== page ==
Will first Tesla cars with Blade battery come from Berlin?

Not GigaShanghai, but GigaBerlin is reportedly Tesla’s first factory to start equipping Model Y cars with the advanced Blade battery from Chinese automotive group BYD. The collaboration between both companies hasn’t been a secret, but while everybody assumed it would favor the Chinese market, Europe now seems to come first.

Neither company acknowledges the technical decision, but sources close to operations in Tesla’s Grünheide factory and a Chinese news channel confirm that the first deliveries of the Blade battery have already arrived.

GigaBerlin only assembles Model Y cars, so far equipped with the round 2170 cells. Then, the upgraded versions were expected to get the acclaimed and repeatedly announced 4860 cells. But now, it looks pretty likely that European customers will get Blade batteries.

Special shape

Using LFP chemistry, or lithium-iron-phosphate, BYD’s battery is advanced in several ways. First, its cell-to-pack architecture does away with space-consuming modules (you could regard it as one big module in itself), boosting energy density at pack level and efficiency. But even more important is the specific design of the cells, following a long and rectangular shape reminding of, yes, a blade.

It results primarily in a much safer pack. Nail penetration tests that cause thermal runaways in lithium-ion or ternary power lithium cells barely affect BYD’s battery, raising the temperature not higher than 60°C.

A lot can be said about fire-catching electric cars, but despite far more ICE cars bursting into flames every day, burning EVs are always breaking news, for sure, and quench adoption. The Blade battery must help that image.

Slower charging

Furthermore, with no cobalt or nickel needed, the technology puts less strain on raw earth materials. It is price-friendly with an assumed cost of 55 euros per kWh, undercutting the magical tipping point of 100 euros per kWh by a considerable margin. However, compared to more widely adopted chemistries, the downsides are less output, slower charging, and less energy density.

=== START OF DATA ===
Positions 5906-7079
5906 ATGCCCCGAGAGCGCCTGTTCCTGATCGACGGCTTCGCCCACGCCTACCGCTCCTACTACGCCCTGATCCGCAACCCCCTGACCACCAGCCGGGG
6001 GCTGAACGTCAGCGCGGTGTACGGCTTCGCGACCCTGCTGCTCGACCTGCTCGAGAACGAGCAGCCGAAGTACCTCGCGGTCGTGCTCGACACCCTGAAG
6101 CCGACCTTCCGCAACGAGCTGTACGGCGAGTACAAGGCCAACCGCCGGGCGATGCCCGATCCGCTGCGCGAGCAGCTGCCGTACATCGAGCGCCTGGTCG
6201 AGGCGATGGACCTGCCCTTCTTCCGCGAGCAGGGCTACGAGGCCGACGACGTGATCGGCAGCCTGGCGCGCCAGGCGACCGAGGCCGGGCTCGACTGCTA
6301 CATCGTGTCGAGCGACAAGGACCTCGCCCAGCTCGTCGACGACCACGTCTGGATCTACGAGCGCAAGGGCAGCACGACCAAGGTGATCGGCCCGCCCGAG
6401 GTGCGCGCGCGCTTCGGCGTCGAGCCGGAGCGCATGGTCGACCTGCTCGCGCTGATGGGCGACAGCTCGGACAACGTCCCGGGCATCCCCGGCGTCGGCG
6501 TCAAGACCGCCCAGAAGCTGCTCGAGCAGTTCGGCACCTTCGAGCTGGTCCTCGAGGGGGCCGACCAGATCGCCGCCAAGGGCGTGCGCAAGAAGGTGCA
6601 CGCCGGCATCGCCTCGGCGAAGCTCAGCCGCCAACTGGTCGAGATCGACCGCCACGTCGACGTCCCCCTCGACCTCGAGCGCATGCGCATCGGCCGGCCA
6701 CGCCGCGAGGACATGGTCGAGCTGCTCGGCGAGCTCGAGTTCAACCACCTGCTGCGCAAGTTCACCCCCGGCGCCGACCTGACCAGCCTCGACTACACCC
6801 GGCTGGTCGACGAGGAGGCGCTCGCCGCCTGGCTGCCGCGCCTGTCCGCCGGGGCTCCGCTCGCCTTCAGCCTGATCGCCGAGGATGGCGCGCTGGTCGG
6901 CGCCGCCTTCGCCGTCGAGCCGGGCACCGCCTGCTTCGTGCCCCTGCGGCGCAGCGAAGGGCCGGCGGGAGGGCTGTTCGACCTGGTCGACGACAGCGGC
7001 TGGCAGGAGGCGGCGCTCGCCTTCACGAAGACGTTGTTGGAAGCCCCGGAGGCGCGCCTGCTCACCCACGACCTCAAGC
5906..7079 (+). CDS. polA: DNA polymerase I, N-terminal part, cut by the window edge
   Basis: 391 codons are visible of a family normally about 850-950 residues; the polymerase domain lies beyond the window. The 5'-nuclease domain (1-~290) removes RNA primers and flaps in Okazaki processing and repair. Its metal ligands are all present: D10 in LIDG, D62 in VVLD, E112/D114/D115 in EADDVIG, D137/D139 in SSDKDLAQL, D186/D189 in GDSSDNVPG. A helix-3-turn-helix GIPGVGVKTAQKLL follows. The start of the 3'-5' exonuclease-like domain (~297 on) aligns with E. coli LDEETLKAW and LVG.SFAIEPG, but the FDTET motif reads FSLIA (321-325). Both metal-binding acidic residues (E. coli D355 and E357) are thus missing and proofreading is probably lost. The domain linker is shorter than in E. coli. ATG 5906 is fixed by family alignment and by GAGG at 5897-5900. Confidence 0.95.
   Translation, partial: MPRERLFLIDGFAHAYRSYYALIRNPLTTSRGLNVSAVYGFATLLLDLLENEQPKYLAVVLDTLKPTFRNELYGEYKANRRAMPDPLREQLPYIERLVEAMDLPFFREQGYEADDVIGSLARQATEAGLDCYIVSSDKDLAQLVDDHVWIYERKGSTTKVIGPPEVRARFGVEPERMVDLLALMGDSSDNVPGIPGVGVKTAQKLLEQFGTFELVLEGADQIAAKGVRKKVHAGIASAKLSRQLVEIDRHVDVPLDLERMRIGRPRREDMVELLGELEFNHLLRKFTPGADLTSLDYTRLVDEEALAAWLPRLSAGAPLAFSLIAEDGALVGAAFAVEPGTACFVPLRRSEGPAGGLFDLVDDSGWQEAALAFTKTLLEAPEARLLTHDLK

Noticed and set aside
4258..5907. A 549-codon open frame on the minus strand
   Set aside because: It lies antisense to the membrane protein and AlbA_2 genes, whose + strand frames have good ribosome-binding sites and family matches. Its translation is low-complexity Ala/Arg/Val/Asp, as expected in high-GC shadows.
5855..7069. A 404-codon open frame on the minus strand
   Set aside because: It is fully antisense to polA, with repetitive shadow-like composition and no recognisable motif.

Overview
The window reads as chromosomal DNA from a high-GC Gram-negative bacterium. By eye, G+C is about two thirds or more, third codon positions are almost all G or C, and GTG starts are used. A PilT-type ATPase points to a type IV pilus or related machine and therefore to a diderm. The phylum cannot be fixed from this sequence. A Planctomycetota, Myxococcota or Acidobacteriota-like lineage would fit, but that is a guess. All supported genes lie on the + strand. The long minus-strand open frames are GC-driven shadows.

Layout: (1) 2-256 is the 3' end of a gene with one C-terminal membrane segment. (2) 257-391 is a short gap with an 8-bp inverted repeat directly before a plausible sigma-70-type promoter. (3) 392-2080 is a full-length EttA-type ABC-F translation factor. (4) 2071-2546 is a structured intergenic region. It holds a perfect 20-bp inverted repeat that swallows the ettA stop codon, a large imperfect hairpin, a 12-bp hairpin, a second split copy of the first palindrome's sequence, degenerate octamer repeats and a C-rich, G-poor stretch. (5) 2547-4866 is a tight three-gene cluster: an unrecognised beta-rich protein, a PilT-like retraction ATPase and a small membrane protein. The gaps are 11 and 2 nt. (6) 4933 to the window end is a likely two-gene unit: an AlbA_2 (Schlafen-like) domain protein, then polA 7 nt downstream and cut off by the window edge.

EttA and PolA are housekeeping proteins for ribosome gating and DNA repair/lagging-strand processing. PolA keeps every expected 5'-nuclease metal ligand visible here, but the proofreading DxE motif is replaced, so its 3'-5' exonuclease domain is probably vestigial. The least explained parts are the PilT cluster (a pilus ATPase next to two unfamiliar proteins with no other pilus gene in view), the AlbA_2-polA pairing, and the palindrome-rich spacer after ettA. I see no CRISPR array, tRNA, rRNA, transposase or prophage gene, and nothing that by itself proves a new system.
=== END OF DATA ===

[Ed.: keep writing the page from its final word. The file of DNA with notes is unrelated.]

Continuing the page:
The news on Model Y cars with Blades underneath is also indirectly confirmed by the Chinese news channel Sina, claiming that Shanghai will stick to battery packs from only CATL (Tesla’s leading supplier) and LG Chem.

Second shift

This technological first could be a moral boost for the factory in Grünheide, which fails to get production ramped up smoothly due to shortages, failing robots, and HR issues.

In July, the factory shut down for two weeks, weighing in severely on the output. But there’s light at the end of the tunnel, with the Blade batteries being introduced and a second shift taking up work in August 2022.

Favorable position

As for external car brands to which BYD delivers its Blade battery, Tesla doesn’t have exclusivity. The company also struck a deal with Toyota, planning to build a dedicated Chinese SUV equipped with it.

These tie-ups are deemed crucial for BYD’s further expansion on the worldwide market, putting the company in a favorable position to take over the lead from compatriot CATL as the biggest battery manufacturer in the world.


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